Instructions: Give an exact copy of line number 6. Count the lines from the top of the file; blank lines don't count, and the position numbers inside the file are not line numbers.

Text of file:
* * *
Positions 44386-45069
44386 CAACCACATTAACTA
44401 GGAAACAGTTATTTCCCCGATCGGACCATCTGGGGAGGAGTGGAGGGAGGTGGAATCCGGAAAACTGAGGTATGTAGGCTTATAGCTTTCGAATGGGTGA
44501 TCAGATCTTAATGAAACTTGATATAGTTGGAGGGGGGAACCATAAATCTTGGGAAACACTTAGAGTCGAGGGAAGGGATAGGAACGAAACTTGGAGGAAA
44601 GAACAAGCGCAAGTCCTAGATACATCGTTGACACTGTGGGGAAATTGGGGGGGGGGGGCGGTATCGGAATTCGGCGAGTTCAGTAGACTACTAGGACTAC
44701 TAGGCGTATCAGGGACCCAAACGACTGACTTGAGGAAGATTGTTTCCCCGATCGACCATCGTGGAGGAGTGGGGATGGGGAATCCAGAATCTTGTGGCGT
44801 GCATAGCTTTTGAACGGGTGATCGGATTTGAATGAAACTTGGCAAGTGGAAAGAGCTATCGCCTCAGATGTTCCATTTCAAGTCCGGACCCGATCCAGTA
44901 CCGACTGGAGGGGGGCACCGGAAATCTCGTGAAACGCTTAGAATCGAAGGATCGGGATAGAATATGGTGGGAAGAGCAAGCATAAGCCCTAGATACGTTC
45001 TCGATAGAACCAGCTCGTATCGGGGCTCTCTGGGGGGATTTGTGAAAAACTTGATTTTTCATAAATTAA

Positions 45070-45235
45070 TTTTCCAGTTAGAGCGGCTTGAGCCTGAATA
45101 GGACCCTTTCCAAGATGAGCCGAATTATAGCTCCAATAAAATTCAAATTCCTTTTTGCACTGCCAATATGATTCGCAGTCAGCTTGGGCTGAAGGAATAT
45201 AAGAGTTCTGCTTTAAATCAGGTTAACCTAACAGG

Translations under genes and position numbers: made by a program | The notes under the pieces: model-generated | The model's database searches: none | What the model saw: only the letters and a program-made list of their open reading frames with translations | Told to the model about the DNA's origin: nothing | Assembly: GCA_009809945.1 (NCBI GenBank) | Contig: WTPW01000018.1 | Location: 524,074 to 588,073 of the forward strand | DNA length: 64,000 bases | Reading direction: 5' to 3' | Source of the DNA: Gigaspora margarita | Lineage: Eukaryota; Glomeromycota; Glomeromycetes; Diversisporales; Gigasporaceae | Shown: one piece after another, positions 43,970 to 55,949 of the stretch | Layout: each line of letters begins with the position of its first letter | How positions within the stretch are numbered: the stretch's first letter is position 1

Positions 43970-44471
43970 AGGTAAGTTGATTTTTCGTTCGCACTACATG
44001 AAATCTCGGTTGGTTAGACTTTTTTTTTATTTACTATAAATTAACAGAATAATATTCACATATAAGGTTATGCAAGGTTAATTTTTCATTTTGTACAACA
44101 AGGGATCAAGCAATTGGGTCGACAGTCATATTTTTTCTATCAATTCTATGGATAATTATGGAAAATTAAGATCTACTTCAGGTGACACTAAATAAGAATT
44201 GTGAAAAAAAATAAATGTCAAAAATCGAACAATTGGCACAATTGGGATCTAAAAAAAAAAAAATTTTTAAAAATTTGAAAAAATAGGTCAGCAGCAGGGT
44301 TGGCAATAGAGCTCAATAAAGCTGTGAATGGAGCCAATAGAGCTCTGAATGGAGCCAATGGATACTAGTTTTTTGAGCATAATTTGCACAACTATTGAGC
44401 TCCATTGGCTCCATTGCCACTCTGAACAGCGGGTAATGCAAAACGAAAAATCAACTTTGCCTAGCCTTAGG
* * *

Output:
44701 TAGGCGTATCAGGGACCCAAACGACTGACTTGAGGAAGATTGTTTCCCCGATCGACCATCGTGGAGGAGTGGGGATGGGGAATCCAGAATCTTGTGGCGT